Although the U.S. Federal Reserve asked for feedback on the topic of building a faster payments system back in October 2018, Federal Reserve Board Chairman Jerome Powell told Congress last week that the regulator has not made any decision if it will build its own system, or when this decision would be made.
In testimony before the House Financial Services Committee and the Senate Banking Committee last week, Powell said the Fed is continuing to review hundreds of comment letters and that he is considering several factors whether or not the Fed will move forward, according to a post-testimony write-up by R.J. Lehmann, director of finance, insurance, and trade policy at the R Street Institute.
“One is just the requirements under the Monetary Control Act, and there's also just the big policy question, which is, is there a role here? There are people who feel strongly that there is a role here for us, and there are others who feel not,” Powell told House lawmakers.
In response to questioning from Rep. Ayanna Pressley, D-Mass., Powell admitted that the Fed would not meet the task force’s goal of a “faster, ubiquitous, broadly inclusive, safe, highly secure and efficient” payments system by 2020.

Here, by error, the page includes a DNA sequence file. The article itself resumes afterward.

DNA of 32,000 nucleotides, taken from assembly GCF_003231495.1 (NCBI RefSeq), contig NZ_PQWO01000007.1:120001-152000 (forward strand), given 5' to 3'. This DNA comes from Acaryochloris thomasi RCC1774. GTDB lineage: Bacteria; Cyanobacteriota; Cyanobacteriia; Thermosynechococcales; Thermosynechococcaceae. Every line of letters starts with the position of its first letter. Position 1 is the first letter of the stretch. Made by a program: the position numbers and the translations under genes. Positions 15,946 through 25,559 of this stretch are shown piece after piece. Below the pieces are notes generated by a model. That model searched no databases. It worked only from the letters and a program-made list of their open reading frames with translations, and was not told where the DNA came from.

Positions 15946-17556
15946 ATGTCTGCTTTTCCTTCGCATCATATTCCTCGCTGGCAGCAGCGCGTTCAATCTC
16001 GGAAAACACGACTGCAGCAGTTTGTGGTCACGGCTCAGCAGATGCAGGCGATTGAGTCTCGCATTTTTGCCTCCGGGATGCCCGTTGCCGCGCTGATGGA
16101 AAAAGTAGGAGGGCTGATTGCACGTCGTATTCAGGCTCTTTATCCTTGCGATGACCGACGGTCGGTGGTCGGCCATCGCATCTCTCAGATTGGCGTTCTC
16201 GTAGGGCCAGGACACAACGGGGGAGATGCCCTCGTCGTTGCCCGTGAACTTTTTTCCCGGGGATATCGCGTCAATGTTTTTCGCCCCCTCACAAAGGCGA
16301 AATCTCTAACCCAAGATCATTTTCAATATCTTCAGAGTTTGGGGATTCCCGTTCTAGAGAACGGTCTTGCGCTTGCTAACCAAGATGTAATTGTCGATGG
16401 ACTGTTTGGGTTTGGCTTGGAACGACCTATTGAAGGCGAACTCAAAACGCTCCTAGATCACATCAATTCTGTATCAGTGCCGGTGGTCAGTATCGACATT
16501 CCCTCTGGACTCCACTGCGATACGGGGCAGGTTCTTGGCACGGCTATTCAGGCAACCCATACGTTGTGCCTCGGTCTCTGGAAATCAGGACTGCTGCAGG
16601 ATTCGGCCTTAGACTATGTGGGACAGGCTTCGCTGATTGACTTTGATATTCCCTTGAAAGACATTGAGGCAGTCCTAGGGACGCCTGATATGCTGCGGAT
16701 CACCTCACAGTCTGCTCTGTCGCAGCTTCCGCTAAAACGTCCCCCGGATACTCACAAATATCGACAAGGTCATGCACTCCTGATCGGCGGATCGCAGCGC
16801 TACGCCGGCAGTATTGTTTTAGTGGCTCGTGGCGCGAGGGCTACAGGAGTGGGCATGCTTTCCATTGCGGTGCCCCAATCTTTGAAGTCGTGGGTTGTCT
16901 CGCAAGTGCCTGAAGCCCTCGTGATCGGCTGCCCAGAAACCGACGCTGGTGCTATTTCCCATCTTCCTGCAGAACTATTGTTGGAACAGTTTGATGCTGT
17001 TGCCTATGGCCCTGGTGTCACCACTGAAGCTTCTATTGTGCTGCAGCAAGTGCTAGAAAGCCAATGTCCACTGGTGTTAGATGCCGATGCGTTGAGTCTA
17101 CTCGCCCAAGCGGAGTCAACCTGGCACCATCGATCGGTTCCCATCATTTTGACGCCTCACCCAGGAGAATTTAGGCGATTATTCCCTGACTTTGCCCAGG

Lawmakers expressed concerns over whether The Clearing House and Fed platforms will be interoperable. “The current situation in Europe is that dual real-time payment systems operated separately by the European Central Bank and private banks do not communicate with one another, making instantaneous clearing more difficult and forcing financial institutions to run multiple systems,” writes Lehmann.
Lawmakers are concerned about security and Big Data, too. This was a point highlighted during the House hearing by Rep. Denver Riggleman, a Republican from Virginia, a former Air Force officer and National Security Agency contractor. “Based on my experience in big data, when you are talking about what I have had to do in the military with electronic warfare actually trying to interoperate systems, I think this would create enormous inefficiencies and impose needless cost on the American taxpayer and the private sector,” Riggleman said.
Despite the Fed’s demurral about its real-time payments proposal, Lehmann warns that such a solution could prove disruptive to the banking arena and its clients.
“Unless or until a genuine market failure is found, Chairman Powell should take care not to fix what he himself testified is not broken.”
Read R.J. Lehmann’s entire commentary on The Washington Examiner.